May 16, 2014 in Business

Ride-share startups reach Spokane, and taxi companies cry foul

By The Spokesman-Review
 
Tyler Tjomsland photoBuy this photo

Julie Hanson Secrest poses for a photo Thursday with her pink mustache-clad Honda Odyssey, which she drives for the ride service Lyft in Spokane.
(Full-size photo)

Two firms that use web apps to create a paid ride-share system as an alternative to taxis have begun operating in Spokane during the past three weeks.

And as they have elsewhere in the country, the ride-share companies, Uber and Lyft, have drawn the ire of local cab companies.

Both are headquartered in San Francisco. Lyft operates in 60 cities, and Uber has operations in more than 100 cities worldwide.

Lyft – whose drivers attach a large, fuzzy, pink mustache to their cars – has about 25 area drivers; Uber has about 30. Drivers in Spokane can sign up and work for both firms, company representatives have said.

Both work the same way, relying on mobile technology to arrange rides without any management or head-office involvement.

Customers download smartphone apps and create accounts. When a customer requests a ride, the apps provide a map showing where the nearest driver is and how long before the driver arrives. The drivers, who are considered contract workers, drive their own private vehicles.

Uber’s app lists the maximum and minimum fare before a customer confirms the request. For instance, it estimates that a ride from downtown Spokane to the Coeur d’Alene Resort will cost about $71.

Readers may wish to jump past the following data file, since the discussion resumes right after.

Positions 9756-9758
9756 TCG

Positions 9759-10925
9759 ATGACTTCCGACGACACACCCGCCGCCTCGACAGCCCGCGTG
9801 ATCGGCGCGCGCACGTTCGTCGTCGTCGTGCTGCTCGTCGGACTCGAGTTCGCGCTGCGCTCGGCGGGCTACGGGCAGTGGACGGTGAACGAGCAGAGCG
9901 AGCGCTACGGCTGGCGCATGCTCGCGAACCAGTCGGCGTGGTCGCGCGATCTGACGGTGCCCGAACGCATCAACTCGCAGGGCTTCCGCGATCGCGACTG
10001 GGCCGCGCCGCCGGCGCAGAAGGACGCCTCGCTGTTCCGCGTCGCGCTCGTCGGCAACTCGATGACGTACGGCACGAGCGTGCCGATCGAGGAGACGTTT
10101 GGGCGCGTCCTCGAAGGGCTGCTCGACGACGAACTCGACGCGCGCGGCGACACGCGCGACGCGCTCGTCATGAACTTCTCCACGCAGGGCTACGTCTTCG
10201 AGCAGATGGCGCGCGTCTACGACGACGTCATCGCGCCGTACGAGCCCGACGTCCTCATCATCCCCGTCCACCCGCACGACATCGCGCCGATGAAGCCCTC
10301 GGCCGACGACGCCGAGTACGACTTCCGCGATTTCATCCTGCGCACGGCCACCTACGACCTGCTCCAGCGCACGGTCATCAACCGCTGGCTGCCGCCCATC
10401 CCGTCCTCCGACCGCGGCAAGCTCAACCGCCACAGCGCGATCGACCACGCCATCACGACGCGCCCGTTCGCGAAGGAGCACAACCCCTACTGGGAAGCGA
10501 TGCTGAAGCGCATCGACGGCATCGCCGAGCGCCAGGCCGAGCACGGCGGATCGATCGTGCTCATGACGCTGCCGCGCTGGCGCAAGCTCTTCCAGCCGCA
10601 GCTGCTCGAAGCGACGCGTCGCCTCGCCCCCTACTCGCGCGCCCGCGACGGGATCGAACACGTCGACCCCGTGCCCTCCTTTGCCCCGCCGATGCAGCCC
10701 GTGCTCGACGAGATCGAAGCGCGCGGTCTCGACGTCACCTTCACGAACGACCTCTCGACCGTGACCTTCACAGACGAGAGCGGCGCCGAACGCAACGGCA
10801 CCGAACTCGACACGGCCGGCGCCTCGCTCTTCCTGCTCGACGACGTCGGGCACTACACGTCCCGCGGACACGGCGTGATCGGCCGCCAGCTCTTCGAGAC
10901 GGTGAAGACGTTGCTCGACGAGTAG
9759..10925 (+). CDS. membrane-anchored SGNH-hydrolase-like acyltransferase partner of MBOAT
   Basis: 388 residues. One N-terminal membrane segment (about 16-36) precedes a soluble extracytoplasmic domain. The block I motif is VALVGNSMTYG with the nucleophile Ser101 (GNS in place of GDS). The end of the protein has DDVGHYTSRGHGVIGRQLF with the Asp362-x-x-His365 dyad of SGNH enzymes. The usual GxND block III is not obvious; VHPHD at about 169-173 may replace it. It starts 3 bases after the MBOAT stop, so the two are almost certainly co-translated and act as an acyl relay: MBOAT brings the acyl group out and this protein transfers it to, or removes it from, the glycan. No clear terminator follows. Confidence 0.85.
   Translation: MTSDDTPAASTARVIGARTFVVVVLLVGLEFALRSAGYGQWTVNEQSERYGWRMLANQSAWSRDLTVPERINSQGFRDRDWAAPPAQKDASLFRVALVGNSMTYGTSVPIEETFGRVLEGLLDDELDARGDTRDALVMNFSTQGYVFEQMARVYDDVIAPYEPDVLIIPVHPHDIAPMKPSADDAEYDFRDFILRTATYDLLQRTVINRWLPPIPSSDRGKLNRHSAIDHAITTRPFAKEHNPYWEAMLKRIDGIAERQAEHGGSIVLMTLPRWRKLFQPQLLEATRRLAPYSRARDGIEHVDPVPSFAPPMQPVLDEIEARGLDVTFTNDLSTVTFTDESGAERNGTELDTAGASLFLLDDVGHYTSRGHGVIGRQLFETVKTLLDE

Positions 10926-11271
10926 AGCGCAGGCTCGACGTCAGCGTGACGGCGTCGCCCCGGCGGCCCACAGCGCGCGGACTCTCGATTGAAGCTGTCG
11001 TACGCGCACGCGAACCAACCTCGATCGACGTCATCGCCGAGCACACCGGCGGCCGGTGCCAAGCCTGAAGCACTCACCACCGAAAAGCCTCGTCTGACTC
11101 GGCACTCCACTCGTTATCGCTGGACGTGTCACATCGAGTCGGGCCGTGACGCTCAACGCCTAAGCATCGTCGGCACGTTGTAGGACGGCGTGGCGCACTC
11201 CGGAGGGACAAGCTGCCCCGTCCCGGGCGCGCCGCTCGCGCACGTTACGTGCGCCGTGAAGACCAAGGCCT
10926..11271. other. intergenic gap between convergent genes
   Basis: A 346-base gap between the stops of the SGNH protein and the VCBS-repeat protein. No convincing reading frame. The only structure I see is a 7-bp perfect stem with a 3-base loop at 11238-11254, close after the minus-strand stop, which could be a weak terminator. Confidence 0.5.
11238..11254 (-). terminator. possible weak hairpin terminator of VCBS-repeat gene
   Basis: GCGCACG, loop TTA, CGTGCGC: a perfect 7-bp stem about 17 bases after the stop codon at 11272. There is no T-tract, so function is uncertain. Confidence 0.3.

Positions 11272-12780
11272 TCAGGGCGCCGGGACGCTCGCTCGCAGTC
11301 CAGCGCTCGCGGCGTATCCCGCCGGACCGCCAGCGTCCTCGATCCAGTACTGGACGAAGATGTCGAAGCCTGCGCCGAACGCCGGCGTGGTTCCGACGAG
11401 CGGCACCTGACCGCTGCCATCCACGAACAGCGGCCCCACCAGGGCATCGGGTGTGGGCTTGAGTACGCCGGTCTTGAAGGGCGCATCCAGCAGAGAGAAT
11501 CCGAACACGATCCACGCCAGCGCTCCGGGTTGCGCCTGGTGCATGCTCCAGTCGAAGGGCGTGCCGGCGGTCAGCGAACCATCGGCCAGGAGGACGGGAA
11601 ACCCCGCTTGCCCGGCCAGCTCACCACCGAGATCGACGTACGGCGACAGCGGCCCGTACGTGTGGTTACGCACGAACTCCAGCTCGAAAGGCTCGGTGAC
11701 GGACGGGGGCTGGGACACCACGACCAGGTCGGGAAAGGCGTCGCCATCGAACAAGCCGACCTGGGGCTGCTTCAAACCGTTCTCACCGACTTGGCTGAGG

Using a taxicab for that trip would cost about $95, not including a tip.

Both apps send a photo of the assigned driver and the car he or she drives. Fares or fees are based on distance and time of ride.

After arriving, the customer pays via the app using a registered credit card. No money is exchanged during the ride, and customers and drivers both get to rate each other. In general, the drivers get 80 percent and the ride-share firm 20 percent of the payment.

In Seattle, cab companies complained that Lyft and Uber are unregulated and don’t comply with state safety codes or pay taxes and license fees required of taxi firms. In addition, any taxi driver has to go through for-hire driver tests and pass detailed background checks.

The shared-ride firms believe they’re not subject to the same regulations, arguing they’re a new business with the designation “transportation network companies.”

Seattle City Council members originally voted to set limits on the number of Uber or Lyft drivers who could operate at a given time. Uber and Lyft then launched a voter effort to put the matter on the ballot. That effort was halted while all sides agreed to a 45-day moratorium – which is still in progress – to find a common solution.

Bill Boomer, who operates Spokane-based Bill’s Friendly Rides, said area cab companies are asking city officials to examine ways to regulate the ride-share firms.

“The main thing is, we want an even playing field,” Boomer said. “If we could do what they (Lyft and Uber) do, I could charge just a dollar a mile and make money at that lower rate,” he said. He estimates he pays about $2,000 per cab per year in state and local fees.

Boomer said Spokane has about 70 cabs on the road. He’s also president of a Spokane cab association comprising eight company owners who have met with city officials on how to address non-regulated startups like Uber.